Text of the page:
Our next adventure took us into the Mojave Desert to Nevada’s oldest and largest state park. The Valley of Fire State Park is 55 miles northeast of Las Vegas, just six miles from Lake Mead.
The park consists of approximately 35,000 acres. It gets its colors from the red sandstone that can appear to be “on fire” when the sun’s rays hit just right. Valley of Fire’s landscape is breathtaking. The red rocks are sandstone formations, shaped from shifting sand dunes more than 150 million years ago.
Once you get off I-15 at exit 75, you pass a gas station, then drive about 17 miles through a winding road to the park’s entrance (there is fee; cost depends on if you’re a Nevada pass, type of pass you want, etc). There is a 10.5 mile road that cuts through the park (it’s actually considered a Nevada Scenic Byway). Or you can stop at the visitor center, then drive north on a scenic road that passes several points of interest (the end of the road loops so you can head back to the main road).
Definitely stop at the visitor center. It provides lots of interesting information, as well as helpful staff who can show you (on a map) where to find different hikes or scenic views. An exhibit just inside the center’s entrance provides an informative overview of the history of the land – huge windows in front of the exhibit panels let visitors correlate the information with examples of the mountain/landscape. It’s fascinating to realize how erosion, weather patterns, receding glaciers, humans and time can so dramatically alter the landscape.
A scenic drive takes visitors throughout the state park, highlighting some outstanding views and amazing rock formations. I know some people wonder how rocks can be fascinating or pretty. Trust me, these rocks are. The red colors are so intense and the shapes so unusual. And knowing that the varying rock structures (arches, holes and more) were formed by nature over thousands (even millions!) of years is fascinating to me.
There are several areas to stop to get out of the car for pictures, picnics and hikes. Atlatl Rock has examples of ancient Indian petroglyphs, or rock art. Arch Rock is a very cool rock formation, highlighting an arch that was formed over millions of years. It’s suspected that the arch will eventually fall from the weight and weather. We hiked along White Domes, which offered different colors throughout the rocks. The White Dome trail leads to remnants from a set from the movie The Professionals, which was filmed in the 1960s. The park has been the scene from several other movies and television shows, including Airwolf (TV show), Star Trek, Transformers and Total Recall.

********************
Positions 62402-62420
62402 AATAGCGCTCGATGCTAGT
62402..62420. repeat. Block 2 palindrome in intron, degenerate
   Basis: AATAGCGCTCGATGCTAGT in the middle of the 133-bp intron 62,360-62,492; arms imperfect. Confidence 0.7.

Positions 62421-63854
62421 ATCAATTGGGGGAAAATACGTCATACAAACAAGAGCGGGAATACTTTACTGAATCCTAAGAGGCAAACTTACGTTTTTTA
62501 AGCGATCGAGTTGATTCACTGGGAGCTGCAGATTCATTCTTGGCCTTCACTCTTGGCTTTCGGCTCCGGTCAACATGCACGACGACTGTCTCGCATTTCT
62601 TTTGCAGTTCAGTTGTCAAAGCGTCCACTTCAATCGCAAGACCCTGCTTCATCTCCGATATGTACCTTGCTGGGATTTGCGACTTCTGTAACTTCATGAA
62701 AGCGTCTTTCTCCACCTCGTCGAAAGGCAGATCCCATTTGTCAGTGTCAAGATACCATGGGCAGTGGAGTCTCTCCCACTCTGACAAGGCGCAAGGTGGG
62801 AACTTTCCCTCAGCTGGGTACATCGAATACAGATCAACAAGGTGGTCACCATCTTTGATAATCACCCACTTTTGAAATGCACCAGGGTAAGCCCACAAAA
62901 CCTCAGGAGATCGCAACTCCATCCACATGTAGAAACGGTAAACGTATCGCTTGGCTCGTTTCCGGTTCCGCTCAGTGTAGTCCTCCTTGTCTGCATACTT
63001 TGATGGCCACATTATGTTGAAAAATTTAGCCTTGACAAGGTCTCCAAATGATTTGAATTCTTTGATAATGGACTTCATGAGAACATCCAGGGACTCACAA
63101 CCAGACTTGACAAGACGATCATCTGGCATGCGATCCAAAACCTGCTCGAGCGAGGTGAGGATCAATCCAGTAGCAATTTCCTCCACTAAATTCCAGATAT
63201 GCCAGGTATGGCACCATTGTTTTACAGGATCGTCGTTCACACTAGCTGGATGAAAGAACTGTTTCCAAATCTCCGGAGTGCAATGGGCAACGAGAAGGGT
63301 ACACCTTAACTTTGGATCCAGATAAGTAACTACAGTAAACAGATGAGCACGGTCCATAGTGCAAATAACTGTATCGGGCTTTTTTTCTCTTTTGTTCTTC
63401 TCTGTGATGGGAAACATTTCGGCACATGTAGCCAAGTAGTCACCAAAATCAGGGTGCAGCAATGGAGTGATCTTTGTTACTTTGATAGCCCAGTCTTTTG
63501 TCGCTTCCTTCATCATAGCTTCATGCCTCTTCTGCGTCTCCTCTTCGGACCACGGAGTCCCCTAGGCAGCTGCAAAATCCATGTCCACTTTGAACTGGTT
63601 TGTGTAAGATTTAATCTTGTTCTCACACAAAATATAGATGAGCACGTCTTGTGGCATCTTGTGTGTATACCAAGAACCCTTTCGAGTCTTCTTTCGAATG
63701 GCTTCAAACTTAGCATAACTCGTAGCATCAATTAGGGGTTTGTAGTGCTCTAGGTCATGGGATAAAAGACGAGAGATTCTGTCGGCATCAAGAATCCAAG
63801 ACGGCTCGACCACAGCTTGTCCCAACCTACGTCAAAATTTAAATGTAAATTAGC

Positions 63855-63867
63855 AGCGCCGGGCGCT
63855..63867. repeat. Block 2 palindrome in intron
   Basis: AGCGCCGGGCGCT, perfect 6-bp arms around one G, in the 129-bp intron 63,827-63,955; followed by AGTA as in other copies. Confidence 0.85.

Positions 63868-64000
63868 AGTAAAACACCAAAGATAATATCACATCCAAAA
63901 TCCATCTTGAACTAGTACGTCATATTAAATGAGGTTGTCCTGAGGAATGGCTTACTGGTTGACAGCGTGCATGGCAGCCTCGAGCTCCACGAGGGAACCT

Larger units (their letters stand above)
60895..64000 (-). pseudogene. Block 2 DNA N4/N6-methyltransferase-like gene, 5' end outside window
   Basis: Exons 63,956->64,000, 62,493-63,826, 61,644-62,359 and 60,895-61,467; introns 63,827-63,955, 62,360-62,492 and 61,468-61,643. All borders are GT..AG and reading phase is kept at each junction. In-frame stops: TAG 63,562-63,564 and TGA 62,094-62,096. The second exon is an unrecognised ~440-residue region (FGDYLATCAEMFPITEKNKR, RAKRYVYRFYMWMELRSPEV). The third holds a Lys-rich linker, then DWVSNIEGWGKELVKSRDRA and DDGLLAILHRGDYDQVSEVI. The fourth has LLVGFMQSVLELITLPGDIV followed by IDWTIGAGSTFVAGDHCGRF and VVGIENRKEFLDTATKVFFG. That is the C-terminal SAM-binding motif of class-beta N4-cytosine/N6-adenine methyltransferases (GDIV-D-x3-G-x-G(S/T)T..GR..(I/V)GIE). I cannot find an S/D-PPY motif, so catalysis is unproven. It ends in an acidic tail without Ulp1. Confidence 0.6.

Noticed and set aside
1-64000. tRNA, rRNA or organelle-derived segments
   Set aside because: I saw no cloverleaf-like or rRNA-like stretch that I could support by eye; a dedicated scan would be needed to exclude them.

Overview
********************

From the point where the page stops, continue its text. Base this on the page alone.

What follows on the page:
We stopped at Mouse’s Tank and White Domes’ trails. These trails are different from we’re used to – red sand covers most of the trail. It makes it a little challenging to hike through (and I felt like I should see a lake or ocean as I hiked through sand!), not to mention a little messy with red sand covering your shoes and socks. We poured sand out of our shoes after each hike! The trail at White Domes was rockier so we had to pay attention as the sand made for some slick footing at times. It was a beautiful hike as we’d encounter rock formations easily towering five or six stories above us.
If you tour Valley of Fire State Park, I recommend having a full tank of gas, food and water before you leave Las Vegas. Around two or three exits past the city, you definitely know you’re in the desert as things such as gas stations and food become much scarcer. There is a gas station just off the exit for Valley of Fire, however, not much between.
There are some camping sites and picnic areas available in the park. The desert certainly offers different landscapes to hike along and views to encounter. Rocks, cactus, creosote bushes and sand are the typical views for desert hiking. Of course these offer their own kind of beauty that only nature provides and demand an appreciation all their own.